One of the first things to get a handle on are key fiscal metrics, such as dollar retention rate, net retention rate, volume churn rate, and growth opportunities. These metrics can generally be obtained by collaborating with the sales/revenue operations team and the finance team. Once there is a baseline for these metrics, the customer success organization can implement the proper plays to improve or increase them as necessary.

Next, the customer success executive will want to begin tracking customer health metrics and create a customer health score. Based on the available metrics, they can develop an algorithm for tracking customer health, typically on a scale from 1 to 100 and represented by utilizing a color scheme such as the stoplight colors: red, yellow, and green. This is a relatively objective way to compare all customers against one another in terms of customer adoption and satisfaction. These health scorecards generally contain:

  • Elements of fiscal metrics
  • Customer satisfaction metrics
  • Product usage metrics
  • Adoption/consumption metrics 
  • Subjective input from various account team members

The final category of metrics that customer success executives need to define and track are team performance metrics. Although there may only be one individual customer success manager on the team at this point, it is important to be able to track the metrics that align with the stated charters.

Using Technology to Scale

While tracking metrics and creating dashboards are a great way to determine the health of your customers and identify any potential downward trends in your account base, they are time-consuming to design, develop, and deploy.

Also, most customer success executives will not have the time and/or skills to do the development and deployment themselves. They will need assistance, and that will have to come from a number of different teams that could include Sales/Revenue Operations, Product, Finance, etc. Information on appropriate data and metrics needed to run the customer success program should exist in a digestible format that can be presented at a moment’s notice.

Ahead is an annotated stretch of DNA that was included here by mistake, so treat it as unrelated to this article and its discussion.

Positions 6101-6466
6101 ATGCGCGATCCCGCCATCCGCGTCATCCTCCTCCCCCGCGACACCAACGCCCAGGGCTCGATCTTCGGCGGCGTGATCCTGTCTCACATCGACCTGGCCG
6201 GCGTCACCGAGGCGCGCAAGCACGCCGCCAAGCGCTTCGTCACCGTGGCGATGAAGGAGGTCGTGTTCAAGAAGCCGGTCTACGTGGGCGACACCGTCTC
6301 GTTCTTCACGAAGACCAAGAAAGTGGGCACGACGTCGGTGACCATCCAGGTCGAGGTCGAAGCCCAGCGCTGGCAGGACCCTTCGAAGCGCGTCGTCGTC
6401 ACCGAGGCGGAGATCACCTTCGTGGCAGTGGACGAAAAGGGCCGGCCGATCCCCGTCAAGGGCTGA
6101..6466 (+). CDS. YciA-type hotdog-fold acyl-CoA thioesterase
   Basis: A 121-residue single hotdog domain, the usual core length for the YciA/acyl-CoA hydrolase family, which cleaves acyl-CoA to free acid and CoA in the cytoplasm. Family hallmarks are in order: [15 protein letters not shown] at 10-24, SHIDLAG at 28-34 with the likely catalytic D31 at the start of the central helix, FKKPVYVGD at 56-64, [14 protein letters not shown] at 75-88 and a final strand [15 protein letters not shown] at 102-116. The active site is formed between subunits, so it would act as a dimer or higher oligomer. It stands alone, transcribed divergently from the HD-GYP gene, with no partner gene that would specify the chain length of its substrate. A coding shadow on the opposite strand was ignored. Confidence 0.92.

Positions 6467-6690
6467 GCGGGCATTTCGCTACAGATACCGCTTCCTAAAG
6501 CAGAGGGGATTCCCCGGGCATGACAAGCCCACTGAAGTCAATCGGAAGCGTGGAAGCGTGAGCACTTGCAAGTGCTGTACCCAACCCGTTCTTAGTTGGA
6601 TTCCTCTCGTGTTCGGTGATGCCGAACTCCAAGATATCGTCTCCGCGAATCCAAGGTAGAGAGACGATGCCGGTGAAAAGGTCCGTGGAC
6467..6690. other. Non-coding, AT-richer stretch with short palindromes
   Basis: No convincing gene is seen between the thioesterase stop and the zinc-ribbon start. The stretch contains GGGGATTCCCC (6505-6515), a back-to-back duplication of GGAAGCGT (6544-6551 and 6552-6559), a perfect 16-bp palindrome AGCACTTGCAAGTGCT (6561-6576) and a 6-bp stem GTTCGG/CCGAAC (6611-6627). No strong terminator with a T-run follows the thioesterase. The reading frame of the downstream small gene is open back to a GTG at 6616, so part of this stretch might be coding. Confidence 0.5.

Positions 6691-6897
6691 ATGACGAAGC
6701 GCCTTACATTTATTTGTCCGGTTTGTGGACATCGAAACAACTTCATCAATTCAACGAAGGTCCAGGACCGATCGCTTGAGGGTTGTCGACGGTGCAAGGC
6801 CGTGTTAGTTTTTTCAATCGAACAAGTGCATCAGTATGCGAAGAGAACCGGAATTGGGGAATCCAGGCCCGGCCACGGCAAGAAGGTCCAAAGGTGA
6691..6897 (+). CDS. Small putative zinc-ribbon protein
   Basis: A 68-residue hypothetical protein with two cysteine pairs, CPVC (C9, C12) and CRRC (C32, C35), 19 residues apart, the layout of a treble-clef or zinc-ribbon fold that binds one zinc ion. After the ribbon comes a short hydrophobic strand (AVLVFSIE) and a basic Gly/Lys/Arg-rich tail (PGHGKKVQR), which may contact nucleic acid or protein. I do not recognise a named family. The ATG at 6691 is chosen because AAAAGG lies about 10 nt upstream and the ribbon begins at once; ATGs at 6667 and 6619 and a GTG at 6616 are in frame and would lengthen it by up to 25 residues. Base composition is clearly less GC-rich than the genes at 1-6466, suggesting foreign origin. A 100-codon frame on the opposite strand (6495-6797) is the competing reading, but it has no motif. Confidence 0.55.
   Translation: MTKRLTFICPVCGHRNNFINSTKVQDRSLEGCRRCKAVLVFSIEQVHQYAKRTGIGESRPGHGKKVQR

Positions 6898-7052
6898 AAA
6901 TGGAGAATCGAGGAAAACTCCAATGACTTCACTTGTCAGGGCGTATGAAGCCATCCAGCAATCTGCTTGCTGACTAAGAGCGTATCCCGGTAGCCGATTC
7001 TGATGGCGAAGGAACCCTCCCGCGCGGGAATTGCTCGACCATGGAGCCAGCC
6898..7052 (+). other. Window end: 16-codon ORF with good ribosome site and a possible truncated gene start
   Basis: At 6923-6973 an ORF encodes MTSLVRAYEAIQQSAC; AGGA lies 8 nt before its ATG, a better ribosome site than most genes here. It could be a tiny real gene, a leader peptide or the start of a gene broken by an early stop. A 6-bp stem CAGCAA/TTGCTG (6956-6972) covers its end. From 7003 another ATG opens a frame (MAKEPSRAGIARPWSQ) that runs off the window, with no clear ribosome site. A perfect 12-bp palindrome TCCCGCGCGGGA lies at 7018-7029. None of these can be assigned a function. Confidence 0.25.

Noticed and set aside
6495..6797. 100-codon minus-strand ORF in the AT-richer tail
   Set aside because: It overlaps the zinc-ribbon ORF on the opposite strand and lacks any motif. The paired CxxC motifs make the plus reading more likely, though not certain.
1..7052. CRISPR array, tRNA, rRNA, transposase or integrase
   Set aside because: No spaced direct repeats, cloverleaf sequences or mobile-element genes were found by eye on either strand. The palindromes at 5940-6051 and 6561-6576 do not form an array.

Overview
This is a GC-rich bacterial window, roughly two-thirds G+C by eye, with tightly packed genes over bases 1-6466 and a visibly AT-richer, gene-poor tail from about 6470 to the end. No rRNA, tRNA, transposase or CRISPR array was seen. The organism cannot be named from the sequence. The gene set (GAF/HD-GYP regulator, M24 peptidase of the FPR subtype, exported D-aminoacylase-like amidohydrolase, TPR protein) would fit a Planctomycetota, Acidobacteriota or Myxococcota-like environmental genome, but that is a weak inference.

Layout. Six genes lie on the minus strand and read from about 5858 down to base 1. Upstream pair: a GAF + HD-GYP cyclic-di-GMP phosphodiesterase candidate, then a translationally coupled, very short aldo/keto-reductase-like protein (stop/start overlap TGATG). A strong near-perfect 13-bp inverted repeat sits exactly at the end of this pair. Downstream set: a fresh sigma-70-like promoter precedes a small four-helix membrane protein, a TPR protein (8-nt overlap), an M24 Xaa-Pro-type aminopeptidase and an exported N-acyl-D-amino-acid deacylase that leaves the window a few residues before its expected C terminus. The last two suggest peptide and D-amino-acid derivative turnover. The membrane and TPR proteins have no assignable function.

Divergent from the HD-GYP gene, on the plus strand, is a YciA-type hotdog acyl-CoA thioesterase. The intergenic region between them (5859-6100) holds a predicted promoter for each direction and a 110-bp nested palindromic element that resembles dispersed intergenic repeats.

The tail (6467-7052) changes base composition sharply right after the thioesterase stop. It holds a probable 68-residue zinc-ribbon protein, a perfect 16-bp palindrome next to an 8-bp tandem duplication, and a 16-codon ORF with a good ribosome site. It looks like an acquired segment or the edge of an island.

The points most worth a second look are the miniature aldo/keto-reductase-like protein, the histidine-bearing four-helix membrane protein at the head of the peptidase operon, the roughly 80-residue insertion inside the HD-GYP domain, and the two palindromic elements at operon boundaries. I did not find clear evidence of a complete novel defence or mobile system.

Therefore, the third hire in a customer success organization may very well need to be technology rather than a human. 

Consider taking the budget for the next CSM hire and instead applying it to a technology solution. For example, having a customer success platform that can house your playbooks, success plans, and customer marketing lists can be great tools for a customer success executive. Working to surface downward customer trends before they become real issues can also provide great results. In addition, customer success platforms can typically integrate directly with existing systems such as customer relationship management (CRM), enterprise resource planning (ERP), and marketing automation solutions that you are already using to run the business.

To sum it up…

As you can see, there are many considerations when starting up a customer success organization. The most critical foundational elements are:

  • Hiring a strong executive
  • Hiring an effective customer success manager
  • Designing the program for operational excellence 
  • Adopting technology to enable that excellence

 December 15, 2022

Marc Troyan

About Author Marc Troyan

Marc Troyan is the director of customer success research for TSIA. In this role, he works closely with member companies to deliver research and advisory programs focused on helping them optimize their customer success organizations and effectively deliver positive and successful customer outcomes. In total, Marc has over 25 years of experience working for professional services and technology providers including Ernst & Young, Salesforce.com, and Adobe prior to joining Gigya. Since 2007, he has led Customer Success organizations of varying shapes and sizes.